Wednesday, March 22, 2006


How do you deal with change? Does it scare you? Excite you? Do you fight it or go with it?

I ask because someone I know may be about to have an upheaval in her life. And it’s scary—for her and for those who care about her. Now it may not happen. At this point there are only rumors. But it still has an emotional impact—waiting to find out isn’t easy.

She’s got some good things going for her. She’s young. She’s got great academic and real world credentials. She loves challenges. She doesn’t have anything that requires her to stay where she is.

Those are assets unique to her. I think it’s useful, though, to look also at some things that she has going for her that all of us could think about.

1) She doesn’t carry much debt. She makes a real effort to pay off her credit cards in full every month and to save as much as she can. She defers purchases until after she’s put money into savings and she knows that she also has enough to pay cash. If she can’t afford it, she doesn’t buy it.
2) She stays in touch with friends and family all over the country and she keeps an eye on what’s going on in her field.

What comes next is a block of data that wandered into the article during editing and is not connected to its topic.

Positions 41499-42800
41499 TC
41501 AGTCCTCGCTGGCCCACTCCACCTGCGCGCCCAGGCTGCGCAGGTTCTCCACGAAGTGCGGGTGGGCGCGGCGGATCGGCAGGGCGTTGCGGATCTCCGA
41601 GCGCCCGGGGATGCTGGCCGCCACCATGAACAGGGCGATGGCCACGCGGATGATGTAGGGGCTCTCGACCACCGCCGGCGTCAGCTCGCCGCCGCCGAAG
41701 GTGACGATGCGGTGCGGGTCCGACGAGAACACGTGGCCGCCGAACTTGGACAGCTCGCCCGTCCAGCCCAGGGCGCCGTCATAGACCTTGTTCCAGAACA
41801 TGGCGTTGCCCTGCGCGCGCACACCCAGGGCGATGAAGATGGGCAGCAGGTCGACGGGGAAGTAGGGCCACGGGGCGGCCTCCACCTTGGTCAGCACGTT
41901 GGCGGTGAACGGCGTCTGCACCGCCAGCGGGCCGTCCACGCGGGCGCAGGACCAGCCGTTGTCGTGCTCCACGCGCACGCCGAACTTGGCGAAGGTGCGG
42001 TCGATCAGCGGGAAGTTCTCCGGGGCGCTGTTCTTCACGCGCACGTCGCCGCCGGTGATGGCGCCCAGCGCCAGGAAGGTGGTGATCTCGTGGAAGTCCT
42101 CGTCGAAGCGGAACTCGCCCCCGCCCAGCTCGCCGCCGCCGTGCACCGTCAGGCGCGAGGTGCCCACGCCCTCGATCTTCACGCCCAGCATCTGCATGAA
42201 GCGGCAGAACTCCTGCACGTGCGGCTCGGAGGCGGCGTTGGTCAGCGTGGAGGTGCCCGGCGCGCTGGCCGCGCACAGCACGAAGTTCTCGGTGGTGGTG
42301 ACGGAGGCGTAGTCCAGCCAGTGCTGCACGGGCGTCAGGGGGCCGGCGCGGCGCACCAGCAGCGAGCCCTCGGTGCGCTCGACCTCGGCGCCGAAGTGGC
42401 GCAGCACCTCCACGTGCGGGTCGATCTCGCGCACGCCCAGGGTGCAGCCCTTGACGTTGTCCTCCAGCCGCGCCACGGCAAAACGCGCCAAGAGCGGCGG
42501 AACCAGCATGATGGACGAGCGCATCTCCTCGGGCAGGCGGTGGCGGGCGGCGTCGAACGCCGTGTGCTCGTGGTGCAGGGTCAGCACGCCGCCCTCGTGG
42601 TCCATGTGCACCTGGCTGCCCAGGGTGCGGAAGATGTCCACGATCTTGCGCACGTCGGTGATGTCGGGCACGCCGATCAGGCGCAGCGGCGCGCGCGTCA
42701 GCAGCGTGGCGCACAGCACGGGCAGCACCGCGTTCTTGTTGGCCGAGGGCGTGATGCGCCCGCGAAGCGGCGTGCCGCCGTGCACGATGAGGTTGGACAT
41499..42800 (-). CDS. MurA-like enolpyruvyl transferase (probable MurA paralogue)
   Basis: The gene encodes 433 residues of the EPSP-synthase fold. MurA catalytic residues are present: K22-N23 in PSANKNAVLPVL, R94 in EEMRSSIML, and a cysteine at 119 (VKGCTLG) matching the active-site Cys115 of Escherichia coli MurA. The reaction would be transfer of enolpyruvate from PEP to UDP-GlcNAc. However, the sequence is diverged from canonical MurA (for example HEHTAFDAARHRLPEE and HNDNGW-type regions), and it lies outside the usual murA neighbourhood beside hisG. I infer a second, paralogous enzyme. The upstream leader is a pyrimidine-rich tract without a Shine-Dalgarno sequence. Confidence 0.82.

3) She is constantly choosing to learn new things and actively seeks out such opportunities.
4) She’s willing to let her support system know what’s going on.
5) She can look at the situation and see that panic won’t accomplish anything. She will defer some purchases and map out a financial strategy—just in case. She won’t allow herself to get caught up in nightmare imaginings.
6) She can look at the situation and ask herself: What good could come out of this?

This last one is the most important. There is real power in asking oneself, in the middle of any difficult situation: What good could come out of this?

Asking that question is important and powerful on many levels. By changing our focus, it reduces the level of panic. That lets our brains function better and we are more likely to see possible solutions to our situation. Those possibilities may lead to good—for us and for others. We may find ourselves with opportunities we would not otherwise have thought of or had the courage to reach for—if it had not been for whatever seems to be a disaster right now.

Change is inevitable. We can’t always control what happens to us—no matter how we live our lives. We can, however, choose how we will face those challenges.

How do you face change?